Wednesday 6 May 2009, by Lodge Juliet
The (non) Role of National Parliaments in the EU’s AFSJ and the Security Policies on New Technologies
National parliaments’ and the European Parliament’s powers vis-à-vis pillar III and related matters of judicial, police and migration cooperation have been progressively augmented. The draft Reform Treaty constitutionalises further reinforcement especially of (i) the European Parliament’s control powers, and (ii) the time granted for deliberation to national parliaments in respect of EU draft legislation. Collaboration between the two parliamentary layers has improved. This is good for democracy and democratic accountability, but it is insufficient to ensure that liberty and security remain in balance and subject to the democratic control of elected parliamentarians because the practice of information exchange and communication is vulnerable to ICT-led insecurities and practice.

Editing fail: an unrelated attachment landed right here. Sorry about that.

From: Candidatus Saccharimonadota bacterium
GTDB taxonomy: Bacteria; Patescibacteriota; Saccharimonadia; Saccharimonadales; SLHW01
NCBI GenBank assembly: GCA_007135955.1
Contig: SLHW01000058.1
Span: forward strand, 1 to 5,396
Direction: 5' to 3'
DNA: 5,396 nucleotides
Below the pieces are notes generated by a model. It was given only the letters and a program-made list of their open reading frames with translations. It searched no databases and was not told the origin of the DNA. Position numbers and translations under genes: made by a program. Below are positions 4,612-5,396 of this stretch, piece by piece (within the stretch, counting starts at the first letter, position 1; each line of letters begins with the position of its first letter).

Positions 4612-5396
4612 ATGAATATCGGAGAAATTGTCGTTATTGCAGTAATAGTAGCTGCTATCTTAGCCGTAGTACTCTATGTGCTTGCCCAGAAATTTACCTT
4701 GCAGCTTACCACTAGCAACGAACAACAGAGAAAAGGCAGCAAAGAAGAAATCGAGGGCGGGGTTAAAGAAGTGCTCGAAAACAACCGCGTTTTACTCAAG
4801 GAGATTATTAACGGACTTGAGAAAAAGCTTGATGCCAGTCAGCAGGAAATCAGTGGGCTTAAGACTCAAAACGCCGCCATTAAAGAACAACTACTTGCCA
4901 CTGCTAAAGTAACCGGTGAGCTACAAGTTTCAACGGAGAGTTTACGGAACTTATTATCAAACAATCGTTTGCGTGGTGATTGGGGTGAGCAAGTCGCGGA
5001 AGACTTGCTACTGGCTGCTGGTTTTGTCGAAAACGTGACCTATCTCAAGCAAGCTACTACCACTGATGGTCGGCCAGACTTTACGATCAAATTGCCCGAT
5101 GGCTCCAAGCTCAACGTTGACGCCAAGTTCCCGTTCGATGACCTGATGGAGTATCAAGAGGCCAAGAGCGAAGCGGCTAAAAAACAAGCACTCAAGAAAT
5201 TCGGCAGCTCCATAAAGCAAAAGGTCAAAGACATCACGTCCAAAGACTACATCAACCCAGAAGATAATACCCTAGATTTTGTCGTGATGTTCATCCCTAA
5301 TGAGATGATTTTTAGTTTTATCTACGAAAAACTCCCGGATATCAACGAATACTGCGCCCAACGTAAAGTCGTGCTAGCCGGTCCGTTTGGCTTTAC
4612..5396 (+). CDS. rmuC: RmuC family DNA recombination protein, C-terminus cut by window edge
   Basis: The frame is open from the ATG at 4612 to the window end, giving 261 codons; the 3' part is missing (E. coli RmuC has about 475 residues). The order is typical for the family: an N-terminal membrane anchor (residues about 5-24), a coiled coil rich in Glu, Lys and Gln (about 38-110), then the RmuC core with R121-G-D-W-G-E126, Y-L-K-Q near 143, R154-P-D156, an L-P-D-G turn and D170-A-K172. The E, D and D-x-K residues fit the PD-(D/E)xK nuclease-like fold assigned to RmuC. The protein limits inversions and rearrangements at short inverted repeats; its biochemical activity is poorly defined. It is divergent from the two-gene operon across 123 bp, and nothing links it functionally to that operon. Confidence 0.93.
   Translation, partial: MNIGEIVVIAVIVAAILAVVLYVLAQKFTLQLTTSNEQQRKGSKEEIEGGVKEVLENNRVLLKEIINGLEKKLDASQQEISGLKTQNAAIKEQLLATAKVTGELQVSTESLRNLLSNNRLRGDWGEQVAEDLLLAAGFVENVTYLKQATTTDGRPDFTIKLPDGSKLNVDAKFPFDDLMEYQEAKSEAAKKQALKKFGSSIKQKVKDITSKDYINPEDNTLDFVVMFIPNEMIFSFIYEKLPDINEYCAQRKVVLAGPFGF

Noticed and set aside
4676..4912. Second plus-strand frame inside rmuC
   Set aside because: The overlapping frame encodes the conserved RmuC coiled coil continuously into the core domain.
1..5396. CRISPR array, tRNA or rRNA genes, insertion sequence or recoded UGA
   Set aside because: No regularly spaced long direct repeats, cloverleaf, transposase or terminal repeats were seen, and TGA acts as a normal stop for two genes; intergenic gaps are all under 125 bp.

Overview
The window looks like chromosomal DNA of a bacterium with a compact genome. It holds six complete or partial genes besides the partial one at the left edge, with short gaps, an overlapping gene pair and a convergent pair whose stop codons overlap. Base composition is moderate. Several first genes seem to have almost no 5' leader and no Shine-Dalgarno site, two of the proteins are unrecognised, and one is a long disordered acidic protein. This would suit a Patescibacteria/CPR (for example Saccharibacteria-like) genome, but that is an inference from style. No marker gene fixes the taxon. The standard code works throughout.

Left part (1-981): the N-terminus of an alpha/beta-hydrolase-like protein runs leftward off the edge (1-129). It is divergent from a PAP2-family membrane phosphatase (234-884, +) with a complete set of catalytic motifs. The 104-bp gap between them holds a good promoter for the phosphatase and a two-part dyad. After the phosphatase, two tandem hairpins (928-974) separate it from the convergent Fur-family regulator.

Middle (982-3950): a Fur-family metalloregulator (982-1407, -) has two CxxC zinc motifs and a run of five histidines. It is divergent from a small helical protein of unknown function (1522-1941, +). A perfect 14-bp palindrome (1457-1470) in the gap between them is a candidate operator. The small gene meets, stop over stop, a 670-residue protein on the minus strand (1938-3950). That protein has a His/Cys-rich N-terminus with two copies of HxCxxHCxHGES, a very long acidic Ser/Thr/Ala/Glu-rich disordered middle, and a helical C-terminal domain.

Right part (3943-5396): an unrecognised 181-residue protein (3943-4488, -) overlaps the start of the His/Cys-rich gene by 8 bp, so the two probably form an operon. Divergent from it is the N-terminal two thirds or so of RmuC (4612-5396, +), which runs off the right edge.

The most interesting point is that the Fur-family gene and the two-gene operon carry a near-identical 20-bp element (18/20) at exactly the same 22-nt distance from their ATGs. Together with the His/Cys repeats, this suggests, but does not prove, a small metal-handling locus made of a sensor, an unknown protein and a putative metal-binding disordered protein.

This paper begins by considering the background to ICT information exchange in the EU.. Against this background, it examines the reasons for the inadequacies of institutional fixations with formal, territorial based methods of controlling power. It then examines current scenario of political communication. It concludes with some preliminary ideas on making digi-space amenable, at least in some part, to parliamentary control.